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can now be found who will question that the author of these articles is the highest authority of our age upon the subject. To deal with any thing so vast and complex as society, by an original method, so as to bring out the natural laws of its constitution, requires rare powers and attainments on the part of him who undertakes it. He must have an accurate and extensive acquaintance with the higher sciences of life and mind, as well as the various states and phases of man's social condition. To encyclopaedic knowledge, there must be added originality, independence, and a broad grasp of principles and details. That Mr. Spencer possesses these in an eminent degree, we are assured by authorities who are both competent to judge and cautious in the expression of their judgment—such men as Mill, Hooker, Lewes, Darwin, Morell, Wallace, Huxley, Masson, McCosh. In the last number of the Contemporary Review is an article by the acute essayist, "Henry Holbeach," referring to what Mr. Spencer has already written on public and social questions, in which he is spoken of as "holding the unique and very eminent place as a great thinker, which he does, in fact, hold," and these writings are referred to as containing "an arsenal of argument and illustration never surpassed for range and force, if ever equalled in the history of philosophy."
Mr. Spencer has now been engaged twelve years on his life work, a system of Synthetic Philosophy, based on the doctrine of evolution. Five volumes of this work will be completed next autumn, in which the foundations are deeply laid in the sciences of life and mind for the third great discussion—the Principles of Sociology, in three volumes, treating of the development of society in all its elements in accordance with the theory of evolution.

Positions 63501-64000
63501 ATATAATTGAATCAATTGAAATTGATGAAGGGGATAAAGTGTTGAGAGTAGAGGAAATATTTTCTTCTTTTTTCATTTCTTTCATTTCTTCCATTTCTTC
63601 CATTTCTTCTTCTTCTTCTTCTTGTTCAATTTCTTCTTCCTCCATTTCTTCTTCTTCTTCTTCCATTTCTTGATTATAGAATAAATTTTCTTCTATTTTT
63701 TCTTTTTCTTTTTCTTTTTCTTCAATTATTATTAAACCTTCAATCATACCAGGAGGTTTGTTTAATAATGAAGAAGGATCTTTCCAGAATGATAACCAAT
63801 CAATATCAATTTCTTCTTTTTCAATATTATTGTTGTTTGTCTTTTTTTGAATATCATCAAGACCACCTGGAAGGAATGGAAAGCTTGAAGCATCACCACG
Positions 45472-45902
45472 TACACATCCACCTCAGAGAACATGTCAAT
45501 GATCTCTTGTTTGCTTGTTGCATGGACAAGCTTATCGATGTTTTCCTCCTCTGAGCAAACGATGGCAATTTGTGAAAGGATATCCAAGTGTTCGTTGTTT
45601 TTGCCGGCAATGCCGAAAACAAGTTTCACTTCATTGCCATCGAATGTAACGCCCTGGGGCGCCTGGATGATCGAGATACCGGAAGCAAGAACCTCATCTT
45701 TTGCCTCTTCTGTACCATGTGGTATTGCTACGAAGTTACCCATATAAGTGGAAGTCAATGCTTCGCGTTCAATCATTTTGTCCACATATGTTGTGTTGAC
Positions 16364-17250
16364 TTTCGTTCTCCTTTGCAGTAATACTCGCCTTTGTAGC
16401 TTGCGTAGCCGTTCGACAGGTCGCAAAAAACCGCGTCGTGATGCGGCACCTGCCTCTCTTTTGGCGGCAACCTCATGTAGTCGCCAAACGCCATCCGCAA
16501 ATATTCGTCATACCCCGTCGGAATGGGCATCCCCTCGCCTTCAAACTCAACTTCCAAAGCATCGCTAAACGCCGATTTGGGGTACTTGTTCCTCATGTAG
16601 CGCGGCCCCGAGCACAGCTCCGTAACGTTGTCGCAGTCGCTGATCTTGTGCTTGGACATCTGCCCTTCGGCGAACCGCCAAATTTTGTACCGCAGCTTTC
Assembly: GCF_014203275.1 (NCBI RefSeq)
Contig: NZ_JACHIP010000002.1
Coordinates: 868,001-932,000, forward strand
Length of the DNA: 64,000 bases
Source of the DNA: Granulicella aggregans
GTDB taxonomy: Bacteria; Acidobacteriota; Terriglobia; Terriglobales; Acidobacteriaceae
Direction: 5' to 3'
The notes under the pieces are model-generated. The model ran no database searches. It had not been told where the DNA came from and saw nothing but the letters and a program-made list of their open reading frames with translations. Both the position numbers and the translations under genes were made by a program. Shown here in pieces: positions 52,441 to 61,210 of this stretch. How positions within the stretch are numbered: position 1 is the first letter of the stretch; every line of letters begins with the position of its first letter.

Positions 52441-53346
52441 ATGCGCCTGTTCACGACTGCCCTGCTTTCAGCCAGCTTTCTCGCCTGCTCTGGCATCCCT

Before entering upon this part of his undertaking, the author has thought it expedient to make some observations concerning it, which will be outside of the philosophical system, and independent of it. Those who have familiarized themselves with the former parts of his system, are not as the stars of heaven in number; nor are those who understand the nature and claims of sociological science as the sands of the sea. The term social science has indeed come into vogue, and large associations have assumed it; but, as thus applied, it fails to connote any distinctive or coherent body of principles such as are necessary to constitute a science.
In this state of things, and before proceeding to the systematic work of developing the science itself, Mr. Spencer will consider its claims as an object of study, its subject matter, its method of investigation, scope, and limits. The article which is now published presents the need of the study, and the next will answer the question, "Is there a social science?" The paper we now publish tells its own story, and the subsequent ones will not fall below it in interest and instructiveness.